In Colorado, Conservatives Rethink Their Candidate

This has been, in many places, the year of the political newcomer, the year that voters, aglow with Tea Party fervor, have cast out incumbents and elected a new crop of candidates who could boast of their inexperience.

But there are limits.

Dan Maes, a businessman with no political background, swept up the GOP nomination for governor of Colorado after beating former U.S. Rep. Scott McInnis in an August primary thanks to Tea Party support. He earned the right to challenge Denver Mayor John Hickenlooper, a Democrat, in November.

But a string of missteps and sagging poll numbers have led former supporters to call on him to drop out of the race. The Denver Post has identified several high-profile Republicans and grassroots leaders who have withdrawn their endorsements. Maes has vowed to press on. The conflict is one of the more visible signs of tension between establishment Republicans and the upstart Tea Party groups that have emerged over the past year.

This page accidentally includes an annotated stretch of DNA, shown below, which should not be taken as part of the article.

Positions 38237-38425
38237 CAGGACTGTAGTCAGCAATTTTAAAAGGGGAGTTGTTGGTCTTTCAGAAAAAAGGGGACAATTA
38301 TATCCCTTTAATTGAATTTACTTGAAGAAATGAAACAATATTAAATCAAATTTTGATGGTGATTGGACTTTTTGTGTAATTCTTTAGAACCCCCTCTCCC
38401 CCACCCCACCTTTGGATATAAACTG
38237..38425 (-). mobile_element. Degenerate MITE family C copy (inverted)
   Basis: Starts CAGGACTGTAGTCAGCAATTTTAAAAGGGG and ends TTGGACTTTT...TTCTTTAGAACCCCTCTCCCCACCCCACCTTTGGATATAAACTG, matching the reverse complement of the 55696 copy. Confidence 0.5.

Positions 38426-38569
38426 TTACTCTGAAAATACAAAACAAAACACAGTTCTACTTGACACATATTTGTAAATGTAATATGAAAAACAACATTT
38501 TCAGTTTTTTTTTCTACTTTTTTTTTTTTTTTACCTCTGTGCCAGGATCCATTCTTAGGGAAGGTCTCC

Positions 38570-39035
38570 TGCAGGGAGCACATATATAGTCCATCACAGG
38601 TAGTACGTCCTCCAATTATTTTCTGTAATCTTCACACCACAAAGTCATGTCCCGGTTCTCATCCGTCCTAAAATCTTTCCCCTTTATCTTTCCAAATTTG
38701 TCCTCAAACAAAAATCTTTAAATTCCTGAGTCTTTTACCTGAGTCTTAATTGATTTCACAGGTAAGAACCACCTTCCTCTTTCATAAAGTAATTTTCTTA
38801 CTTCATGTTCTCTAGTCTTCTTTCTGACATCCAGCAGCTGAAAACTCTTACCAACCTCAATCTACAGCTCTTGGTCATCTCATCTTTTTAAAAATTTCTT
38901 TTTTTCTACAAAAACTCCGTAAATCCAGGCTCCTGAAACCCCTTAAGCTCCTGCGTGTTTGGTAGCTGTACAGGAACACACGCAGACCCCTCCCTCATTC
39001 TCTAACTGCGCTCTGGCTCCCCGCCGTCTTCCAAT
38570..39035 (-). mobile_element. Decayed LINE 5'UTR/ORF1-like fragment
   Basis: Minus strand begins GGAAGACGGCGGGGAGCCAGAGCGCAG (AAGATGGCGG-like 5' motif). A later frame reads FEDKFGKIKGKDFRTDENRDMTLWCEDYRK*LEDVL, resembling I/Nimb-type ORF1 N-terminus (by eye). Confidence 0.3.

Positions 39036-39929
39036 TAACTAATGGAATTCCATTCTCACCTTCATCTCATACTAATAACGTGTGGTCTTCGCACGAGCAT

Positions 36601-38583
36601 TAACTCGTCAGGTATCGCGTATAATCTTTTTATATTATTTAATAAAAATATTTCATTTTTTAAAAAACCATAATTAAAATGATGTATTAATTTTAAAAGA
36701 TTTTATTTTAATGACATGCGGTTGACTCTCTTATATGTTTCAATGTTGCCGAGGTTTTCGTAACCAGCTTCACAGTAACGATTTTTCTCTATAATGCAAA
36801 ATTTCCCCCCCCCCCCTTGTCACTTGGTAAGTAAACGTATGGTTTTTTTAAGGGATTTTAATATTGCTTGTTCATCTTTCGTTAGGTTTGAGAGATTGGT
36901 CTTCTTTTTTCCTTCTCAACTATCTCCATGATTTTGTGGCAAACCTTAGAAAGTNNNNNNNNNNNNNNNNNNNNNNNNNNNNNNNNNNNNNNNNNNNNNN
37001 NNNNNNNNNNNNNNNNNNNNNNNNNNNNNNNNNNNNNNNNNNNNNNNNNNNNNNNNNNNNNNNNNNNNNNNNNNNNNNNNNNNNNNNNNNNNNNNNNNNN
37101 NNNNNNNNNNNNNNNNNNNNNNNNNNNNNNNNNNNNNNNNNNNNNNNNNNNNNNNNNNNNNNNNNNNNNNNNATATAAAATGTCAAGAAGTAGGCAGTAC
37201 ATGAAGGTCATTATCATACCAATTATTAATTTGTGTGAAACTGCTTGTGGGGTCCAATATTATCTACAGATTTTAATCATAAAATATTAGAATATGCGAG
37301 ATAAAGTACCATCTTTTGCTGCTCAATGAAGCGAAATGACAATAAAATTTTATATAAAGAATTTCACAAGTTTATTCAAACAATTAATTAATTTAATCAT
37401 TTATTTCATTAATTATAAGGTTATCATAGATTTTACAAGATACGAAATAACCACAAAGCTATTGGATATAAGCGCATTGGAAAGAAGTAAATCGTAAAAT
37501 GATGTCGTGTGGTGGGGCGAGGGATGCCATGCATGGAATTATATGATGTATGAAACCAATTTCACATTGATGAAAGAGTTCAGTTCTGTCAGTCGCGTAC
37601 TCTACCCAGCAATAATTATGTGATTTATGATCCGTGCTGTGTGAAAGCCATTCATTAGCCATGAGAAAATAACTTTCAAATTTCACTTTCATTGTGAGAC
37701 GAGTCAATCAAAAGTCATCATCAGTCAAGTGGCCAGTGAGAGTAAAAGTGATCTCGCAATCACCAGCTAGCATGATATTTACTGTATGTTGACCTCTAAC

Maes' campaign has been dogged by embarrassing incidents. He has been criticized for saying a Denver bike-sharing program would bring a "United Nations agenda" to American cities. He has also had to pay a record $17,500 in fines for campaign finance violations. The most recent setback came last week when it emerged that he had embellished his former career as a Kansas police officer on his resume. It turned out that Maes was not an undercover officer, as he had claimed.

"We've spent a lot of time turning attention to statehouse candidates, but this whole mess has just sucked all of the attention and energy away from the great candidates," Nikki Matta, a conservative activist, told the Denver Post .

Maes is not buying it. "This is a culture war, a war between the people and the machine, and we're going to find out who controls things," he said. 


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